Dietary intake modification in response to a participation in a resistance training program for sedentary older adults with prediabetes: Findings from the Resist Diabetes study

Tanya M. Halliday, Brenda M. Davy, Adrienne G. Clark, Mary Elizabeth Baugh, Valisa E. Hedrick, Elaina L. Marinik, Kyle D. Flack, J. Savla, Sheila Winett, Richard A. Winett

Research output: Contribution to journalArticle

14 Citations (Scopus)

Abstract

Engagement in one type of health behavior change may exert a "spillover" effect resulting in other behavior changes. Few studies have examined dietary intake following prolonged training, and none have evaluated spontaneous dietary changes beyond alterations in energy or macronutrient intake following initiation of strength/resistance training (RT). The purpose of this observational investigation was to determine if spontaneous dietary intake modifications occur in response to initiation of an RT program, among older adults. Previously sedentary adults with prediabetes (n=134, age=59. ±. 1. years) were enrolled in a supervised 12-week RT program. Participants were not given dietary advice or encouraged to change eating behaviors. Three non-consecutive 24-hour dietary recalls were collected at baseline and after 12. weeks of RT. Reductions in intake of energy (1914. ±. 40. kcal vs. 1834. ±. 427. kcal, p=0.010), carbohydrate (211.6. ±. 4.9. g vs. 201.7. ±. 5.2. g, p=0.015), total sugar (87.4. ±. 2.7. g vs. 81.5. ±. 3.1. g, p=0.030), glycemic load (113.4. ±. 3.0 vs. 108.1. ±. 3.2, p=0.031), fruits and vegetables (4.6. ±. 0.2 servings vs. 4.1. ±. 0.2 servings, p=0.018), and sweets and desserts (1.1. ±. 0.07 servings vs. 0.89. ±. 0.07 servings, p=0.023) were detected over time. No changes in other dietary intake variables were observed. Mode of exercise and disease state may be important factors in determining whether dietary modifications occur with exercise initiation, among previously sedentary adults. Successful initiation of RT may represent an opportunity for health care professionals to promote beneficial changes in dietary habits, among older adults with prediabetes.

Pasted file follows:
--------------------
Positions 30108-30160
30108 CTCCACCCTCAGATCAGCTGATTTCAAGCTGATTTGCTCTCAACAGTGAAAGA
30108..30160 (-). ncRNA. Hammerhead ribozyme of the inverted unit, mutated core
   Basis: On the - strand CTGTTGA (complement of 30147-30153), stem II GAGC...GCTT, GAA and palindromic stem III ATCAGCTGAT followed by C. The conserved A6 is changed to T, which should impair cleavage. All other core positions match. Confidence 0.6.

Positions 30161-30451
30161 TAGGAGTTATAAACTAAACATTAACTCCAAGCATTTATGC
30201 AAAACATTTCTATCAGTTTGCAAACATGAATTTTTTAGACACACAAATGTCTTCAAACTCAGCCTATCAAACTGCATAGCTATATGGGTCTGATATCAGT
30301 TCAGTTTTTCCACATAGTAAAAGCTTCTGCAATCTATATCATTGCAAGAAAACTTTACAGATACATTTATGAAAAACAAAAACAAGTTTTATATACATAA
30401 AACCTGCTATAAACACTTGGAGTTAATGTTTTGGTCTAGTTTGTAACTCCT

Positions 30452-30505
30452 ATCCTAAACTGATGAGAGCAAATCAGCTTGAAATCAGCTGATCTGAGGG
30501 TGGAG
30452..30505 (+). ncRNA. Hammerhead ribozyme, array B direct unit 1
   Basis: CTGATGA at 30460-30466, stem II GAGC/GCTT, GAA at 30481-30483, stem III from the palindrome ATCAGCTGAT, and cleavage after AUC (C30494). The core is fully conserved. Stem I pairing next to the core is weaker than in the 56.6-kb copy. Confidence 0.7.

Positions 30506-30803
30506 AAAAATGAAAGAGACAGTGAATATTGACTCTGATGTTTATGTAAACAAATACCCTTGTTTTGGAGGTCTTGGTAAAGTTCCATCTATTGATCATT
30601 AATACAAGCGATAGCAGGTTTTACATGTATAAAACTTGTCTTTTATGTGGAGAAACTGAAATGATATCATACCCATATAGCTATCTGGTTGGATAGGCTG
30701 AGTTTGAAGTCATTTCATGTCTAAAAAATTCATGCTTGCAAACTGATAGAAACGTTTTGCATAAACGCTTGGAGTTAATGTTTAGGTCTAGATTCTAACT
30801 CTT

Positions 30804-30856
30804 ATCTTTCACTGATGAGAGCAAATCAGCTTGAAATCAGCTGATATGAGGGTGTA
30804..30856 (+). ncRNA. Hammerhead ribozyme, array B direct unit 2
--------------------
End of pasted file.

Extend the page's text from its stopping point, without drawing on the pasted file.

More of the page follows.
Original languageEnglish (US)
Pages (from-to)379-382
Number of pages4
JournalEating Behaviors
Volume15
Issue number3
DOIs
StatePublished - 2014
Externally publishedYes

Fingerprint

Diet Therapy
Prediabetic State
Resistance Training
Education
Feeding Behavior
Health Behavior
Energy Intake
Vegetables
Fruit
Carbohydrates
Delivery of Health Care

Keywords

  • Behavior change
  • Dietary modification
  • Prediabetes
  • Resistance training

ASJC Scopus subject areas

  • Psychiatry and Mental health
  • Clinical Psychology
  • Medicine(all)

Cite this

Dietary intake modification in response to a participation in a resistance training program for sedentary older adults with prediabetes : Findings from the Resist Diabetes study. / Halliday, Tanya M.; Davy, Brenda M.; Clark, Adrienne G.; Baugh, Mary Elizabeth; Hedrick, Valisa E.; Marinik, Elaina L.; Flack, Kyle D.; Savla, J.; Winett, Sheila; Winett, Richard A.

In: Eating Behaviors, Vol. 15, No. 3, 2014, p. 379-382.

Research output: Contribution to journalArticle

Halliday, Tanya M. ; Davy, Brenda M. ; Clark, Adrienne G. ; Baugh, Mary Elizabeth ; Hedrick, Valisa E. ; Marinik, Elaina L. ; Flack, Kyle D. ; Savla, J. ; Winett, Sheila ; Winett, Richard A. / Dietary intake modification in response to a participation in a resistance training program for sedentary older adults with prediabetes : Findings from the Resist Diabetes study. In: Eating Behaviors. 2014 ; Vol. 15, No. 3. pp. 379-382.
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